Kaylee is doing everything she should and nothing she shouldn't.
Her feeds have gone up to 25ml per hour over 22 hours which gives us three hours a day disconnected from the feed pump which is awesome. I have a love-hate relationship with the feed pump and breast pump. Kaylee spends 22 hours a day hooked up to a pump, I spend 6-8 hours a day hooked up to a pump. We're all about the pumping! I love that we can feed her this easily - not so long ago Kaylee would have had to stay in hospital until after she got over needing continuous feeds because she would have had to have a nurse sitting by her bedside 24 hours a day pushing in her feed. I love that my milk is going in to Kaylee and that it is helping and protecting her. Right now it is all Mama milk with no alterations. It is sort of like having a really close friendship via e-mail. I am constantly swirling her bag and poking it so as much cream as possible will go down the tube rather than stick to the inside of the bag. We have worked out how to hang feed in the car and my breast pump also plugs into the lighter socket in the car which makes us fully portable.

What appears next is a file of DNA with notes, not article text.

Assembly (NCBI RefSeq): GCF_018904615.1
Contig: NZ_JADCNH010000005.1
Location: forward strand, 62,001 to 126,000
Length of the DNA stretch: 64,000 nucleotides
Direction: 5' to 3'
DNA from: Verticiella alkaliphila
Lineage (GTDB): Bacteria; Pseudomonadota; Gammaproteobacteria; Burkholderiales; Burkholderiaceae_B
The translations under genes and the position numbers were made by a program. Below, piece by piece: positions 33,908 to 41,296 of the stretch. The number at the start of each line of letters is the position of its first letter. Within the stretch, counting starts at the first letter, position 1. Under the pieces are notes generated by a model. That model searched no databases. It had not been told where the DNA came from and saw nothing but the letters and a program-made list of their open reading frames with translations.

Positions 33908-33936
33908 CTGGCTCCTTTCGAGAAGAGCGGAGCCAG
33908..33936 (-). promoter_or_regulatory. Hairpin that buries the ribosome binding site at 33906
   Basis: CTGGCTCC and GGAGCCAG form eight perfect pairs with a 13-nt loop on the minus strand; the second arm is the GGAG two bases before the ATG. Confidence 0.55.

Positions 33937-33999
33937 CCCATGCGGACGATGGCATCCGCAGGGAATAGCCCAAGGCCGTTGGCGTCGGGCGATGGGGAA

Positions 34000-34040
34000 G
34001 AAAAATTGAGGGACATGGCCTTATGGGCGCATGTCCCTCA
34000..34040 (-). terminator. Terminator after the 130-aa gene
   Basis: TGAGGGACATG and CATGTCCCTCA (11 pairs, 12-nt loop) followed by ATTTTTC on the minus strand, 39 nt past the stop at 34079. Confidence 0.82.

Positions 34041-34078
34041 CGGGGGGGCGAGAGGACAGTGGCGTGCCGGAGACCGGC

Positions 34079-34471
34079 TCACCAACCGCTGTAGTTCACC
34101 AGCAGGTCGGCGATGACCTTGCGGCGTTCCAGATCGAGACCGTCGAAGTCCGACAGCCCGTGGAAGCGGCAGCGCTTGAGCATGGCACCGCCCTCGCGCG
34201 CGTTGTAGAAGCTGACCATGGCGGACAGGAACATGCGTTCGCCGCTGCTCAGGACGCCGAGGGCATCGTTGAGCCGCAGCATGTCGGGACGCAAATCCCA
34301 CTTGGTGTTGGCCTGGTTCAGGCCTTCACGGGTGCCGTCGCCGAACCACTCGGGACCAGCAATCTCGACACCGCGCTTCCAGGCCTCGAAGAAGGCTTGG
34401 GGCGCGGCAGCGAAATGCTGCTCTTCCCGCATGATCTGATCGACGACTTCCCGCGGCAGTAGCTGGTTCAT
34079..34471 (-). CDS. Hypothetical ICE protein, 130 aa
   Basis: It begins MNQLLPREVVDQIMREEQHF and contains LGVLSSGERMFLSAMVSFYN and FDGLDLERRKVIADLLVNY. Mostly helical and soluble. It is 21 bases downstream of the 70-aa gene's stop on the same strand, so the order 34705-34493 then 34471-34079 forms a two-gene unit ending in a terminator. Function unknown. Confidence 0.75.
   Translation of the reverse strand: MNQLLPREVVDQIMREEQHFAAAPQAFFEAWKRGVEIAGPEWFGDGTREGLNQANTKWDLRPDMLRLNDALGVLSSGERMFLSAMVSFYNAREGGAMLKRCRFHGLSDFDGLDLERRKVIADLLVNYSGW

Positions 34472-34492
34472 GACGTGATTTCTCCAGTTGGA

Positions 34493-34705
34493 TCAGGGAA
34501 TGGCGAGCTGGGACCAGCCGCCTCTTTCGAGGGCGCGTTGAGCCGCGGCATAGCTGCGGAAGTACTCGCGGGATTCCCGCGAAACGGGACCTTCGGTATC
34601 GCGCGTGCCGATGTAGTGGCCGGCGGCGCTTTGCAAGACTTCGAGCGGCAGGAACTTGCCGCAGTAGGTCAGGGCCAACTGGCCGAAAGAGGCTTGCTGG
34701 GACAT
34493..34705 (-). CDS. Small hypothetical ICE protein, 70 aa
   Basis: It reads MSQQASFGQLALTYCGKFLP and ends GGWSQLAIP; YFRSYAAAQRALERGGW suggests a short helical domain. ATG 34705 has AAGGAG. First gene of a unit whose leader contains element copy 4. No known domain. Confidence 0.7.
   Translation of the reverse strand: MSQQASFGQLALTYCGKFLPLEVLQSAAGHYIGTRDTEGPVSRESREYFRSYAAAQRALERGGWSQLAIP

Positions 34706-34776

I put her to my breast about twice a day for some 'oral play' so she can pretend to feed. This helps her mouth muscles to keep working and helps her associate good and happy things with having things in her mouth. Many kids who are exclusively tube fed develop oral aversions where they hate anything going in or near their mouth. This gets to be a bit of a problem when it comes time for them to actually start eating. I have a vague hope that perhaps after her surgeries she may start to feed direct for at least some of her food intake but it's a long shot and we will have to see how we go. Seeing as Kaylee is being constantly fed she never feels hungry. This means she sleeps a lot with no hunger pangs to wake her for feeds and cuddles. I make the decision several times a day to let her sleep (which she needs in order to grow and get big enough for her surgeries) or wake her for cuddles and play (which she needs for cognitive and physical stimulation and development). I check her tube about twenty times a day to make sure it hasn't moved and I tend to fret about it first if she is upset for an extended period which is silly because it doesn't hurt her and is unlikely to move unless someone moves it. But a tube is a tube and while we are positively minimalist in the tube department compared to the last couple of months it is a yellow reminder lying across her face every time I look at her of the road we have travelled and some of the big hills (known and unknown) that are yet to come.